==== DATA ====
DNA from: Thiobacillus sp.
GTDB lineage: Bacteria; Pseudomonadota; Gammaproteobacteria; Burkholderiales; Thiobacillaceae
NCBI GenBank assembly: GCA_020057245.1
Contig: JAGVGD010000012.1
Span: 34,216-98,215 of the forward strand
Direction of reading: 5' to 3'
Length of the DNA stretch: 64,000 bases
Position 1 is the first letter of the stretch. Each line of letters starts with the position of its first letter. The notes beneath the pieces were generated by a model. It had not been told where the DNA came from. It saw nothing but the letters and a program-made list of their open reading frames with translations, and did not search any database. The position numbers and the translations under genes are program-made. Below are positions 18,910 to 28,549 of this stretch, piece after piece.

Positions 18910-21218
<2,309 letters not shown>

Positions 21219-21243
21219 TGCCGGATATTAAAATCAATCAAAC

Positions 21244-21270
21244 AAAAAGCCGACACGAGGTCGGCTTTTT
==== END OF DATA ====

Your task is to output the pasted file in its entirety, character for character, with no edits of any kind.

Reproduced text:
DNA from: Thiobacillus sp.
GTDB lineage: Bacteria; Pseudomonadota; Gammaproteobacteria; Burkholderiales; Thiobacillaceae
NCBI GenBank assembly: GCA_020057245.1
Contig: JAGVGD010000012.1
Span: 34,216-98,215 of the forward strand
Direction of reading: 5' to 3'
Length of the DNA stretch: 64,000 bases
Position 1 is the first letter of the stretch. Each line of letters starts with the position of its first letter. The notes beneath the pieces were generated by a model. It had not been told where the DNA came from. It saw nothing but the letters and a program-made list of their open reading frames with translations, and did not search any database. The position numbers and the translations under genes are program-made. Below are positions 18,910 to 28,549 of this stretch, piece after piece.

Positions 18910-21218
<2,309 letters not shown>

Positions 21219-21243
21219 TGCCGGATATTAAAATCAATCAAAC

Positions 21244-21270
21244 AAAAAGCCGACACGAGGTCGGCTTTTT